“Masters Week”: My Favorite Week of the Year
by John D. Hobbins
For me the season of golf is officially underway as it is “Masters Week”. There isn’t a tournament on earth that has the impact this one does.
After a brutally long and frigid winter here in the Northeast we eagerly await this week. Augusta National, which was built on the grounds of a nursery, will be in full bloom and attract millions of viewers from around the world who are not golfers. This event officially began in 1934 when the club was founded by the infamous career amateur player, Bobby Jones.
Limited Number of Commercials
Jim Nantz and the talented crew from CBS will telecast this tourney. The Masters only broadcasts a few minutes of commercial time each hour and carefully chooses who the advertisers will be. This is exceptional, as it doesn’t take place during any other telecast throughout the season. The announcers will dress appropriately and will honor golf on these hallowed grounds. Should they say something that the Masters Committee deems inappropriate, they will not be asked to announce again as was the case with Jack Whitaker in 1966 and Gary McCord in 1996.
The “Champions Dinner”
2013 Masters winner Adam Scott will act as host, serving Moreton Bay Bug lobster from Australia
Each Masters Champion is invited to the Champions Dinner each year. The dinner is hosted on the Tuesday night by the current champion who decides on the fare for the menu and picks up the check. This year, Adam Scott will serve a Moreton Bay Bug, a flat-headed lobster. 32 past champions are expected to attend, including Tiger Woods.
The Par 3 Contest allows the players’ children to caddy for them and the Par 3 Champion has yet to win the coveted Masters title. On site, the food prices are kept low: most sandwiches cost between $1.50 and $3.00 and snacks are $1.00. Not your typical New York City pricing that I am accustomed to.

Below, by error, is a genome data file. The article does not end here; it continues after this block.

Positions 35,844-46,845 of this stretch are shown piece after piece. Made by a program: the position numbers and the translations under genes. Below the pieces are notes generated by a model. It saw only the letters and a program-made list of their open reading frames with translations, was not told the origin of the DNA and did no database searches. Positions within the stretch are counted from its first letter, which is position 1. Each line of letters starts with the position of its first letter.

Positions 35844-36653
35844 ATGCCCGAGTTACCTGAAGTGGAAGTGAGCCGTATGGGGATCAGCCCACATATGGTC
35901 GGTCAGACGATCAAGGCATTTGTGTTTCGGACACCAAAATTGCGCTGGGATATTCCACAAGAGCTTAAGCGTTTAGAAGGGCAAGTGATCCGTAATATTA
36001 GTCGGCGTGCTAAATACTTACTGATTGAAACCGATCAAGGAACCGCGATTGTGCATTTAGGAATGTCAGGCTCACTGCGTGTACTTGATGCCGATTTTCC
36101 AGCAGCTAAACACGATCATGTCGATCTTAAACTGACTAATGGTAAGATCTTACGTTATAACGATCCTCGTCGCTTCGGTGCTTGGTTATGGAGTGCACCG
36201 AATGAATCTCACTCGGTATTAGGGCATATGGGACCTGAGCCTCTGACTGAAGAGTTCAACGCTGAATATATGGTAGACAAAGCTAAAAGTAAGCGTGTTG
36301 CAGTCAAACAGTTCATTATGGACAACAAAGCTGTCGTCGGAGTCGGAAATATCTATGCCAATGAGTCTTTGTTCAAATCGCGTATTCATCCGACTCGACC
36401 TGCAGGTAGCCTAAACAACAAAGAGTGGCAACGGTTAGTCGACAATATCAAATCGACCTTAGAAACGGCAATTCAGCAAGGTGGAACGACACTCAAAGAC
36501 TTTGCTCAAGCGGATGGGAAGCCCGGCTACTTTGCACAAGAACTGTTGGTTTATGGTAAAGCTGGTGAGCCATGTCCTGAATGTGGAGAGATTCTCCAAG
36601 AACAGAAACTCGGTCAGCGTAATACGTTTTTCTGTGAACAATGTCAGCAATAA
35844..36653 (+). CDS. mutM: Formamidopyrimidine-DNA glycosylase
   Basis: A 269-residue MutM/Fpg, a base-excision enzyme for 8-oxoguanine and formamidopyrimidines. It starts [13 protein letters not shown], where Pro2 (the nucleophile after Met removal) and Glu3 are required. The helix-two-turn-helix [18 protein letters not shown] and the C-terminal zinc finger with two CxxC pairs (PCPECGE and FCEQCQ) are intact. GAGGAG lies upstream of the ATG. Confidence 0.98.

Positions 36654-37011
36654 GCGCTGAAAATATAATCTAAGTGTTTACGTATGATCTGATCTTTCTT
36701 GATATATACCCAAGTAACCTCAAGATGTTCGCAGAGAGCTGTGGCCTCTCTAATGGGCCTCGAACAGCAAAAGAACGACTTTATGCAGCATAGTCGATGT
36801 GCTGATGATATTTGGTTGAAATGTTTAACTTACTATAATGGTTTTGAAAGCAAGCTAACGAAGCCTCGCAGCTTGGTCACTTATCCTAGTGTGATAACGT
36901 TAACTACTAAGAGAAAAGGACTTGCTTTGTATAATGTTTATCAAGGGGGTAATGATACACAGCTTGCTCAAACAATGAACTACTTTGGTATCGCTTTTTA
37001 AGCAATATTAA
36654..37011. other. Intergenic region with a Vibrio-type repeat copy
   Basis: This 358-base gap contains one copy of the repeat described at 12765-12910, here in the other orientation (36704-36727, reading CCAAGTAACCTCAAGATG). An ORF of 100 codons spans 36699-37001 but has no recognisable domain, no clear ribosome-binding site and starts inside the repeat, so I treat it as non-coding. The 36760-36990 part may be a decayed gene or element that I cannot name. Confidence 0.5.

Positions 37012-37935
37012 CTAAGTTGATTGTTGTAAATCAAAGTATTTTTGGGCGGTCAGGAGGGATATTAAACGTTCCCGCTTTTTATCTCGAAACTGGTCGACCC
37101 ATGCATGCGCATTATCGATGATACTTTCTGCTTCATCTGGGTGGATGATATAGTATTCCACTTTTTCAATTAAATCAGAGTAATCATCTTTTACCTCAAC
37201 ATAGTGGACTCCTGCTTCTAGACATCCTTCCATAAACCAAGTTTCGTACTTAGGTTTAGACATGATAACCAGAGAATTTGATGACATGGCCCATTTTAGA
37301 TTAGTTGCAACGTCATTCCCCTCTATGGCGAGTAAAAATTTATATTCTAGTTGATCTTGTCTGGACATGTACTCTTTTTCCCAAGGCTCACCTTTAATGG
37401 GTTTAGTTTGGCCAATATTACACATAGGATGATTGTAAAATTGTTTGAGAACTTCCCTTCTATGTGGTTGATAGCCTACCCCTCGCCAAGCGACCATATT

Bobby Jones, founder of the Augusta National Golf Club in 1934
A Bit of Background
Between 1934 and 1938, the event was known as the Augusta National Invitational. In 1939, Clifford Roberts coined the name, Masters. Each hole of Augusta National is named after a tree or bush. The tournament features one of the smaller fields of the year: there will be 96 participants for 2014. Six of these players will be amateurs. Tickets to the Masters are not for sale on the general public and are by invitation only. If you are a season ticket holder you reserve the right to be so for a lifetime.
The Green Jacket
The Masters Champion is eligible to play in the Masters each year. They are also given a green jacket that may only be worn by members, and is stored in their locker. Only three professional golfers are members of the Augusta National Golf Club. Can you name them? The Champion has dinner with the Chairman of the club on Sunday night after his victory. The Masters is the only major event hosted by the same club each year. Augusta National is only open six months a year, November through April.
The Back Nine
It has been often stated that the tournament begins on the back nine on Sunday afternoon. This is true as high drama will unfold on that nine holes. Since Holes 13 and 15 are Par 5 holes that are reachable in two shots and are potential holes for three or seven. They are the ultimate risk/reward holes in a major golf competition. In most cases each year, the names atop the leaderboard on Thursday are not those that appearing by late Sunday afternoon.
In 1986, Jack Nicklaus won his sixth green jacket with six birdies and one eagle in his last ten holes.
You can follow the action at: http://bit.ly/OsgG1b and via mobile apps.
My choice for the 2014 Masters Champion: Jason Day.